We have discussed in great detail why public safety agencies should develop a UAS program. It is clear that successful programs save money and resources for the agency while reducing risks for first responders. You probably are aware of this by the plethora of justification studies and hypothetical situations that exist.
The core mission of public safety is the protection of life and property. So, any innovation that supports this mission should ideally be accepted. But, in the game of facts and figures, it is easy to lose sight of this when considering new technology.
When used properly, UAS platforms take on a direct role in saving lives, often responding faster than rescuers on the ground. Their growing effectiveness has garnered the attention of media and made them headline stories around the world. Let’s take a look at some of these stories to see how drones save lives.
The Missing Hiker
Backcountry search and rescue is an arduous process. The size of the search area, combined with the dangers of the environment, makes these situations incredibly difficult. Add limited visibility to the mix and these missions become extreme. Search and rescue operators walk a fine line between responding quickly and working within the parameters of safe operations.
These are the kind of challenges the Weber County Sheriff’s Office SAR team in Ogden, Utah, faces. On April 3, 2020, Barbara Garrett and her partner, David Burgin, found themselves stranded on a trail in the Wasatch Mountains. They quickly started to worry and a call to 911 did not do much to alleviate their anxiety. The dispatcher couldn’t locate their position from the cell phone or promise a rapid rescue.
The volunteer SAR team deployed along with their drone pilot, Kyle Nordfors, to the trailhead. By this time, night had fallen. Launching the drone, Nordfors began to fly along the trail, towards the last know position of the missing hikers. On the screen, a flashing light appeared in the distance. When Nordfors flew closer to investigate, he found Garrett and Burgin, illuminating their position with drone lights. (Photo Credit: Will Saunders)
From the launch to contact, the search lasted four minutes. Four minutes.
Difficult terrain and nighttime conditions would have made a search by foot a long process. And after considering the scale of the search area, it becomes very clear that the chances of finding the missing hikers were very low. The importance of these factors however, diminished significantly because of the team’s UAS platform.
You can read about more about this incident in the original article by Outside.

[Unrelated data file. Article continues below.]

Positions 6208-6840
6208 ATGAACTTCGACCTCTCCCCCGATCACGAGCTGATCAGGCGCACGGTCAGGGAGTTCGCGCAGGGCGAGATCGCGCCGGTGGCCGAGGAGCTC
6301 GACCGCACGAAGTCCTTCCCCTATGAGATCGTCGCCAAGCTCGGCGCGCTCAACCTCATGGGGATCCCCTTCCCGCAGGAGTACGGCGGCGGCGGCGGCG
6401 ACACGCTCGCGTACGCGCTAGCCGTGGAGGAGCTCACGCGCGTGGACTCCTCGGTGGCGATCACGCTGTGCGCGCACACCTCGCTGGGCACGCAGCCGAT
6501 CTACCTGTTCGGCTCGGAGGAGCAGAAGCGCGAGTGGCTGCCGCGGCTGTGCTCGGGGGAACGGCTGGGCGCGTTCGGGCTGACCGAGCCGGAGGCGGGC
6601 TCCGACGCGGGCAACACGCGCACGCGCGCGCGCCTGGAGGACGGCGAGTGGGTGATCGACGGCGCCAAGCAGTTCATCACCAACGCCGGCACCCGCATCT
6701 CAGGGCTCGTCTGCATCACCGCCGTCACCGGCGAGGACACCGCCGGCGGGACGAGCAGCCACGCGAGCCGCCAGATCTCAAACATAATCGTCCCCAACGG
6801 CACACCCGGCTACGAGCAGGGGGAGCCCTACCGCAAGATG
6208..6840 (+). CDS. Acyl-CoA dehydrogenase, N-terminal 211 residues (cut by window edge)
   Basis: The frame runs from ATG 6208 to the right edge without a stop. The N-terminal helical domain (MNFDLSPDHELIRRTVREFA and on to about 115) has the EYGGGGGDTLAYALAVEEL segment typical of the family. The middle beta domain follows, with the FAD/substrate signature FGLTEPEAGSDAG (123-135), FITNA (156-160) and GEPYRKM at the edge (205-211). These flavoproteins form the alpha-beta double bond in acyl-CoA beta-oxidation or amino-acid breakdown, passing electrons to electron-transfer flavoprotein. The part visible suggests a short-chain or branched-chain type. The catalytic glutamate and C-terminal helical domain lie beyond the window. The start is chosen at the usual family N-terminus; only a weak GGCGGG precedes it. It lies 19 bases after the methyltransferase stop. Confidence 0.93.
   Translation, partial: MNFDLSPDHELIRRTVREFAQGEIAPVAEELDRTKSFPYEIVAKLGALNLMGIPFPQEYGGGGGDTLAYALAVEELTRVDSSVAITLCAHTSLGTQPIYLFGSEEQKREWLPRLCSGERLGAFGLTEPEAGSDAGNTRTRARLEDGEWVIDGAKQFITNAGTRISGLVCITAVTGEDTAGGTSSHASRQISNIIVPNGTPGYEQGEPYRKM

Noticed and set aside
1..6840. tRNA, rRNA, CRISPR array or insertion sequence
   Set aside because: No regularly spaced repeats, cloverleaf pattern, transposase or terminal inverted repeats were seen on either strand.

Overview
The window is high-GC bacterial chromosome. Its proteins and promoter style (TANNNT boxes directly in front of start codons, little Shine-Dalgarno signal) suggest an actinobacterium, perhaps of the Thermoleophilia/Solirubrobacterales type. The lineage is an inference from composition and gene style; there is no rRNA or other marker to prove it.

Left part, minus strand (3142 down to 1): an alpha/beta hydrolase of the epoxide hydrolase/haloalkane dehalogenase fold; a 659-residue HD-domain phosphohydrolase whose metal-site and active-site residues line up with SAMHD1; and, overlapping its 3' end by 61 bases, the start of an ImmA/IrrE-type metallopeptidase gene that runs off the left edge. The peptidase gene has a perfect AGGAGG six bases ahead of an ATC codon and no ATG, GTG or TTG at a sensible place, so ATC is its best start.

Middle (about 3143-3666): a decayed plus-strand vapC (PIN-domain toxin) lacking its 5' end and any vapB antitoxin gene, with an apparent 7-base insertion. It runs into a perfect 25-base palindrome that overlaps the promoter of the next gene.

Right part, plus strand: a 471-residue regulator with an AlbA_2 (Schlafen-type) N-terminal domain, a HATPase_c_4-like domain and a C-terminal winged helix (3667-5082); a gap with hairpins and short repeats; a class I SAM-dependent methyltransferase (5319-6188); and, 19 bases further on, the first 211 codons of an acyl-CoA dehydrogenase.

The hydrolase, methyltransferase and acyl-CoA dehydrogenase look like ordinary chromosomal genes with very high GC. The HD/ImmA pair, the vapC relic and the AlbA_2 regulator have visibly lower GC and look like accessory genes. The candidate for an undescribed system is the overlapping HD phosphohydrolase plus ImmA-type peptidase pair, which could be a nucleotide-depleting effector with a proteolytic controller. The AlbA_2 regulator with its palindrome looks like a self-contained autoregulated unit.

The Stranded Swimmers
On May 31st, 2018, a mother and her daughter found themselves stranded below the Lake Whitney dam in Hill County, Texas. According to this KWTX10 report, rising water levels trapped the pair, who didn’t know how to swim, out in the middle of the Brazos River. Before a rescue boat launched, a drone flown by Hill County Emergency Management carried life jackets and delivered them to the two individuals. Kept afloat by the life vests, they were rescued by a West Shore Police Department airboat.
The pilot later noticed on his screen two kayakers stranded downriver. These individuals were also assisted to safety.
Response time is, in many cases, a matter of life or death for victims. Despite having water rescue resources (e.g. an airboat), first responders couldn’t deploy it in time.
Unlike boats, drones are capable of launching rapidly. This allows responders to assess the situation more accurately or, as seen in this case, drop life jackets. Who knows how much more critical the situation would’ve become without an initial UAS response.
Drones as Crimefighters
Drones don’t just save lives by dropping life jackets. They are also on the lookout for criminals. A Wired article describes how police in Ensenada, Mexico use a DJI Inspire 1 aircraft to respond to 911 calls. As a result, the police force claims 500 arrests and a 30 percent drop in home invasions over the span of four months.
A small team flies the aircraft from a command post, using Cape software, a segment of Motorola Solutions, to automate takeoffs and landings. The software also enables live streaming, meaning officers on the ground can receive a feed directly from the drone.
The reality is that a drone typically arrives on the scene far quicker than ground units. Intel from the aircraft prepares responding officers so they can anticipate an escape and apprehend them. And while there isn’t a physical presence, the appearance of a drone is, in some cases, enough to deter criminals. Thieves account for police response time in their plans to break in. They have an approximation of how long they have to rob a house before police arrive. According to Cape CEO, Chris Rittler, drones “dramatically decrease that time window.”
The constant aerial presence of UAS platforms enables quicker apprehension, better evidence collection, and deterrence of criminal behavior. Fortunately, Ensenada is not the only city implementing a drone response program. Chula Vista PD (CA) and Brookhaven PD (GA) have also started Drone as First Responders (DFR) programs. Both departments are already seeing a decrease in response times and more efficient operations.
If you’re interested in developing a Law Enforcement UAS program, be sure to check out the blog articles we have written on the topic. We cover procedures, regulations, and equipment required for these initiatives.
Drones aren’t designed to replace human first responders. Rather, they are force multipliers, valuable tools in the arsenal of fire and law enforcement departments.
Are there limitations to drones? Of course. But when these platforms are used properly, their potential in public safety operations is enormous, seen in these cases.